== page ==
Tuesday, June 28, 2011

Whispers of Lucifer: The lips of a PhD, part II

I can say anything. Whether or not anyone harkens to what I say depends upon whether or not it jives with reality. I can say it, but can I support it.

About a month ago, I began to look at a train-wreck of an essay by Dr. Keith Ablow of Fox News (essay here and my two-cents here) where he announces that marriage in America is terminal. We've gotten to a point in our national discourse where, when we disagree with another man's position, we just roll our eyes and move on. I would love to do that here, but considering the tires on my car will last longer than most American marriages, we must assess the merits of his argument.

In this section of his essay, Dr. Ablow points to the erosion of pleasure in a long term relationship as a key reason that a marriage cannot last.:
Once human beings understood that they could express themselves emotionally, romantically and sexually without necessarily creating multiple families and perilously dividing their assets, the psychological pain of living without sexual passion (even by choice) was significantly intensified. And, make no mistake about it, marriage that includes cohabitation is a really tough environment in which to preserve such passion. The vast, vast majority of men and women, in fact, are no longer physically attracted to their spouses after five or ten years (that’s being kind), if they have seen one another most of that time. Human beings just are not built to desire one another once we have flossed in the same room a hundred times and shared a laundry basket for thousands of days.
In a nutshell, passion makes the marriage.

He goes on to describe how familiarity not only lets the air out of the ardor, but it also sets us at odds with one another:
Very few normal people who live together for long enough want to keep on doing it. Roommates tire of each other. Sons and daughters grow up and move out. Siblings end up at each other’s throats.
If you want to find a more shallow foundation upon which to anchor your marriage, look no further than passion or pleasure.  Solomon had all he could have and cried, "Meaningless!" (Ecclesiastes)  Louis Jourdan in his role as Gaston in "Gigi" had everything a man could ask for from dollars to dames.  His conclusion?  "It's a bore."

The high octane kinematics that makes up an early relationship soon fades. What will replace it? This is where love comes in, not Hollywood's version of "ooh, what a feeling" love, but commitment--heart, soul, and body--to the good of another person. Does God's love cease for us? NEVER! Neither should our seeking of the good cease for our spouse.

Here's another thing, an embarrassment, really, to us as Americans. We can never know all there is to know about our bride. She is a person as deep and dynamic as you. She has nooks and crannies in her heart and mind that you have never discovered. You may have made your bed with her for a quarter century, but you do not know--nor can you know--all there is to know about the sweet treasure beside you.  That's why Peter tells us to "dwell with our wives in an understanding way" (ESV) or "according to knowledge" (KJV) in 1 Peter 3:7. We are to know our wives better than a PhD knows his thesis, better than Phil Mickelson knows the greens at Augusta. Even then, we should be stoked because there is so much more about her that we do not know.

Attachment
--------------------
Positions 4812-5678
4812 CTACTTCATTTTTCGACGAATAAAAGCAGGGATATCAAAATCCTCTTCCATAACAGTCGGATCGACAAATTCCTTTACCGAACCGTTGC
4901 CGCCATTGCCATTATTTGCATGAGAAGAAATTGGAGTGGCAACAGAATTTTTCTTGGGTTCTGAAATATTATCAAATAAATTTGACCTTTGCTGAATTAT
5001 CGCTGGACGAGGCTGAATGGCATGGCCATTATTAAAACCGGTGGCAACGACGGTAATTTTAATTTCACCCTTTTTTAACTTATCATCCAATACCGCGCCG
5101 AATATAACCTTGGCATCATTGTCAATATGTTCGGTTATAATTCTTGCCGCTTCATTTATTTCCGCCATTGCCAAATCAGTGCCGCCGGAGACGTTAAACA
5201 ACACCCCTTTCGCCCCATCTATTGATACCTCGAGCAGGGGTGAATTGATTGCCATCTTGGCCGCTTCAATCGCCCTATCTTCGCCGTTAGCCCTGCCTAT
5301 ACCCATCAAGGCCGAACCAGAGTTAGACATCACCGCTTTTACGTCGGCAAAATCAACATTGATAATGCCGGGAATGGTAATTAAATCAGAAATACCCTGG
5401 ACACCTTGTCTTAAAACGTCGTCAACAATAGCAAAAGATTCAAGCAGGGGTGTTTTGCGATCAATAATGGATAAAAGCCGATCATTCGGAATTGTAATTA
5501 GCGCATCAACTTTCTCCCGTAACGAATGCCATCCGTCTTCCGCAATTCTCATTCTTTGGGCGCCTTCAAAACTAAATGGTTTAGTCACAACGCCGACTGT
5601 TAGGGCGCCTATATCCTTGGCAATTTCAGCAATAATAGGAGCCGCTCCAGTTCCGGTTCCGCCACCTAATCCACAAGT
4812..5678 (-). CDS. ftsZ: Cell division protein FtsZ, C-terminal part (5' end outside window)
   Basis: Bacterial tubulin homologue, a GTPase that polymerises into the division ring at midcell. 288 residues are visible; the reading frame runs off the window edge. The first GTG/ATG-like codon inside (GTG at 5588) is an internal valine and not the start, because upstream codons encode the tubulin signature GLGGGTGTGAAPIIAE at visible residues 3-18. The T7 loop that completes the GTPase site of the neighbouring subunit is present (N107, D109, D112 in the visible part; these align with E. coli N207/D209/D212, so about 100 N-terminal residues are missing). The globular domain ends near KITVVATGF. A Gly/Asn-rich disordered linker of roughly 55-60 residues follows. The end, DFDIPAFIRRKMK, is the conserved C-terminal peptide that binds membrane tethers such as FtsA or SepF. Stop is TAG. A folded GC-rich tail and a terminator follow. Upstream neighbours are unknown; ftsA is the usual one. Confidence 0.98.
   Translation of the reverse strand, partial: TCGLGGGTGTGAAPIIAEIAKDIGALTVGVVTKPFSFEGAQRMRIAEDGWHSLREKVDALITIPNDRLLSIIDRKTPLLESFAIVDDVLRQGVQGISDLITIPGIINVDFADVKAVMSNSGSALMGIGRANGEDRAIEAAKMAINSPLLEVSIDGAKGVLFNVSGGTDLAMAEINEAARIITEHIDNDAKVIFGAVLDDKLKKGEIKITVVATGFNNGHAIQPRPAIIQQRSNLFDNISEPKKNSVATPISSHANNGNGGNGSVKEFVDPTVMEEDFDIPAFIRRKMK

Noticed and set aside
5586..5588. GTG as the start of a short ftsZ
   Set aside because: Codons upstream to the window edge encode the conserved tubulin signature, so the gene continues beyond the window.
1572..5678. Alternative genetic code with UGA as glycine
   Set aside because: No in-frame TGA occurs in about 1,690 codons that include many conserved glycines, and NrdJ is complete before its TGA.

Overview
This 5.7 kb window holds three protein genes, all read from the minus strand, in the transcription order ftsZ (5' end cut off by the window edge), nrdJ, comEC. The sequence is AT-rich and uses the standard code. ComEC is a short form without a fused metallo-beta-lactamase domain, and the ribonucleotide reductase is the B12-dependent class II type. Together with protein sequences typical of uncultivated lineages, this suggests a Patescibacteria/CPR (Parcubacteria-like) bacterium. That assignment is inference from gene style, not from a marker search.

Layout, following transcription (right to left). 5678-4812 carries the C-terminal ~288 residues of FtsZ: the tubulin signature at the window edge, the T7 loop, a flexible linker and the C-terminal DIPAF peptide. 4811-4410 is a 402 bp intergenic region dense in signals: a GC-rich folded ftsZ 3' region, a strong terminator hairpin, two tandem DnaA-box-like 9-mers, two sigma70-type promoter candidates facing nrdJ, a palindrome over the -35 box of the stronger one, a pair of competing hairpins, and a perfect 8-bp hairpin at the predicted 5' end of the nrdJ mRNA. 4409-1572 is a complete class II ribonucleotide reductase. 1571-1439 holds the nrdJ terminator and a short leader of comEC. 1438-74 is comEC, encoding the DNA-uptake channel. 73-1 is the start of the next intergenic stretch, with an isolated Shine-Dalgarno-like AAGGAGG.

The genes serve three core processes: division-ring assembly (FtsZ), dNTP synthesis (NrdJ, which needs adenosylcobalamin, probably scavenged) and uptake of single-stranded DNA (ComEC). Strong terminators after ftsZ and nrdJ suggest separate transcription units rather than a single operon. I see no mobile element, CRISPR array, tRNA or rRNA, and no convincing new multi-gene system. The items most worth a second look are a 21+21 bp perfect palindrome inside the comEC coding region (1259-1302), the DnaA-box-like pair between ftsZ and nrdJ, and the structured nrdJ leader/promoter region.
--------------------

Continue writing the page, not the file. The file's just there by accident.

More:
And that takes me to excitement.  Ablow is right; the passion does fade, but that does NOT mean that it has to end. When eros (nitro-glycerin, sexual love) fades, it fades because we let it fade. To have a lasting marriage, we must kindle romance. Some thoughts:

  • What lights your woman's fire? LIGHT IT!! You don't know? Dwell with her with understanding--i.e. find out.
  • Get away. One of the surest ways to lose that loving feeling is to not date your woman. You find the sitter. You pick the place (not a sports bar unless she REALLY likes the food there). Have a rose pre-positioned on her plate.
  • Get AWAY. Ask the grandparents or some close friends to watch the kids for an overnight, a weekend, or longer.  If you haven't gotten away alone with your woman on an overnight or more, sir, you are missing out on some of the best time to have with your best friend and lover.
  • Talk. Yep, talk. Turn off the tube. Push away from the computer and talk to the filly that stole your heart years ago.
Is marriage doomed because we're now aware of one another's bodily functions? For many in the church and in our nation, the answer is yes, because we're shallower than a kiddie pool. But if we understand that passion and pleasure are byproducts of a marriage that is functioning properly, most especially where the man is loving his woman as Christ loved the church, it can last until you go home to be with the Lord.

The choice is yours!

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